Image by Victor Tangermann

A team of researchers have figured out a way to biosynthesize tiny gold nanoparticles inside cancer cells — to aid in x-ray imaging and even to destroy them.

It wouldn't be the first time scientist have used gold nanoparticles to fight cancerous growths. But until now, the techniques were limited by the way they were introduced into the cancer. Some methods coaxed the particles latch onto peptides or even white blood cells, as New Atlas reports.

This new technique, however, allows for the biosynthesis of the gold nanoparticles directly inside the cancerous cells, a "highly promising approach for drug delivery application," according to Dipanjan Pan, professor at the University of Maryland, Baltimore County and co-author of a paper about the technique published in the journal Nature Communications last week.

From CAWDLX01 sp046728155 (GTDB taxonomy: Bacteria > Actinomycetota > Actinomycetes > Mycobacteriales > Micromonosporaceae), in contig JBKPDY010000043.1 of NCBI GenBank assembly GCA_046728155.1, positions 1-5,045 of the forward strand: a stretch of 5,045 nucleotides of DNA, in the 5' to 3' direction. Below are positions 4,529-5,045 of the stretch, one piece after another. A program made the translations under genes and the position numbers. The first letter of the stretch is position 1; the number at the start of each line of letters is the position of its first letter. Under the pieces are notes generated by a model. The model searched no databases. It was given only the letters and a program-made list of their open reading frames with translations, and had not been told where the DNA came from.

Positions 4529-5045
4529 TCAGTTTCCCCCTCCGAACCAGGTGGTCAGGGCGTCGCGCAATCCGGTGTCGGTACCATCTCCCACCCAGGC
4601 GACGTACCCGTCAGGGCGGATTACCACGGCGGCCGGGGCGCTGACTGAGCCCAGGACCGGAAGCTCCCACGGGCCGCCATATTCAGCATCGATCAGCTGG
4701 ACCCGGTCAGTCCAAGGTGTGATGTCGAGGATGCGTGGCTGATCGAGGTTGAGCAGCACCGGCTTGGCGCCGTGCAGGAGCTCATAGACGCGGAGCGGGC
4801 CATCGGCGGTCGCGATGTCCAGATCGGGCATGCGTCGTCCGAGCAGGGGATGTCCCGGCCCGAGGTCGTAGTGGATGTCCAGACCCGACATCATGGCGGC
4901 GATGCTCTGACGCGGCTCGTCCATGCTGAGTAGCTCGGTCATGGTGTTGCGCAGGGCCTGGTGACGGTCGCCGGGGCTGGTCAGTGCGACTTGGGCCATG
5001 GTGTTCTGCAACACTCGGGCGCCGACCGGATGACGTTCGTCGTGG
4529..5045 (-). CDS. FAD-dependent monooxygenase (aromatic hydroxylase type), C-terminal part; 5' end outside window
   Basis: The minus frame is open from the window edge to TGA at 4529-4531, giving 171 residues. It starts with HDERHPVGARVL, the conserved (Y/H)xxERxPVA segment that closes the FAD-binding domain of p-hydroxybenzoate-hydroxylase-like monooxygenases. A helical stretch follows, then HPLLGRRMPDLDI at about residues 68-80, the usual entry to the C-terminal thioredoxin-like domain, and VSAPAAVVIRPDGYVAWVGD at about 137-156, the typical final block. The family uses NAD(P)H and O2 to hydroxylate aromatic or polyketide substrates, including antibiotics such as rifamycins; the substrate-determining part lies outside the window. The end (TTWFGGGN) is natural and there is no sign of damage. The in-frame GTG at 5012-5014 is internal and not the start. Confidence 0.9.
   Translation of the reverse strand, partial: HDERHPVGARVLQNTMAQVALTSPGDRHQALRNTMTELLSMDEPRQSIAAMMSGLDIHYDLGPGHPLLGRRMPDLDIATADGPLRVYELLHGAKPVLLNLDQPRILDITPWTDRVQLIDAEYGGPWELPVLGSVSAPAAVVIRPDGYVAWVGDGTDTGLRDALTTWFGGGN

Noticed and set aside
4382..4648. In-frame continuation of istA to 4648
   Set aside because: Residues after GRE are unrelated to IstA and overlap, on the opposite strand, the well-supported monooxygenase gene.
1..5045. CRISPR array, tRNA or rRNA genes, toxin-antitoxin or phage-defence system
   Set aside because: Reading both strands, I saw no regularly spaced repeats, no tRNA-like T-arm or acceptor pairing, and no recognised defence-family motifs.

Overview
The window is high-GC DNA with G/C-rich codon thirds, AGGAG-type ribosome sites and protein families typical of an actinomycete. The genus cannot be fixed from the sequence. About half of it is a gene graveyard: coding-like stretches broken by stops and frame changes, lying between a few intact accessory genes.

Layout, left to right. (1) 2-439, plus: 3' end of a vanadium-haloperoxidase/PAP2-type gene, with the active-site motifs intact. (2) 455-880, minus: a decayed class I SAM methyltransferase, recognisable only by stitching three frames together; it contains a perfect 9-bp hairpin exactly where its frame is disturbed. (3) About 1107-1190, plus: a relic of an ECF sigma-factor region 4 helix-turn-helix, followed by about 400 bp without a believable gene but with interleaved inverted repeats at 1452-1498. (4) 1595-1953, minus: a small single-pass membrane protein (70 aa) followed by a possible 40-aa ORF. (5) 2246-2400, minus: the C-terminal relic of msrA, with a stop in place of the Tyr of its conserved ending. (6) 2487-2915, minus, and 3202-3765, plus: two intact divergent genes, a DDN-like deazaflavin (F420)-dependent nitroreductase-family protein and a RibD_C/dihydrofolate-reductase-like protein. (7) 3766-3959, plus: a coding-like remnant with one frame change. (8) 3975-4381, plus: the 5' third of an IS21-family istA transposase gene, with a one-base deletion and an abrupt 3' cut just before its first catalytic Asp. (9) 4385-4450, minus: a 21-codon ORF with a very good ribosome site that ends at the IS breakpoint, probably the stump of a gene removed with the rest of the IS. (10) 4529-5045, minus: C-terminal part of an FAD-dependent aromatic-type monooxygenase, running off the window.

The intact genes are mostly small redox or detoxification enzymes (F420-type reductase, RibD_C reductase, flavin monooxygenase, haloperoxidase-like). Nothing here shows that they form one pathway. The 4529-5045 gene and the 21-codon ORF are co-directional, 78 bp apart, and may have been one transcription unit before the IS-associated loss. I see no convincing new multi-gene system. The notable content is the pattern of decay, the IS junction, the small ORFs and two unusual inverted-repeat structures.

The team dissolved the gold nanoparticles in a "polyethylene glycol" solution to create ionic gold — essentially gold salts within a liquid.

Once injected into cancer cells, gold nanoparticles started to generate within cancer cells during a lab experiment, a process that took just minutes.

"We have developed a unique system where gold nanoparticles are reduced by cellular biomolecules and those are able to retain their functionality, including the capacity to guide the remaining cluster to the nucleus,"  explained in a statement.

They then demonstrated the same approach inside a mouse tumor before destroying it by heating up the nanoparticles with a laser, a process known as "photothermal remediation."

Pan said that "the most challenging research ahead of us will be to find new methods of producing these particles with uncompromised reproducibility," and assessing how the nanoparticles will affect human health in the long term.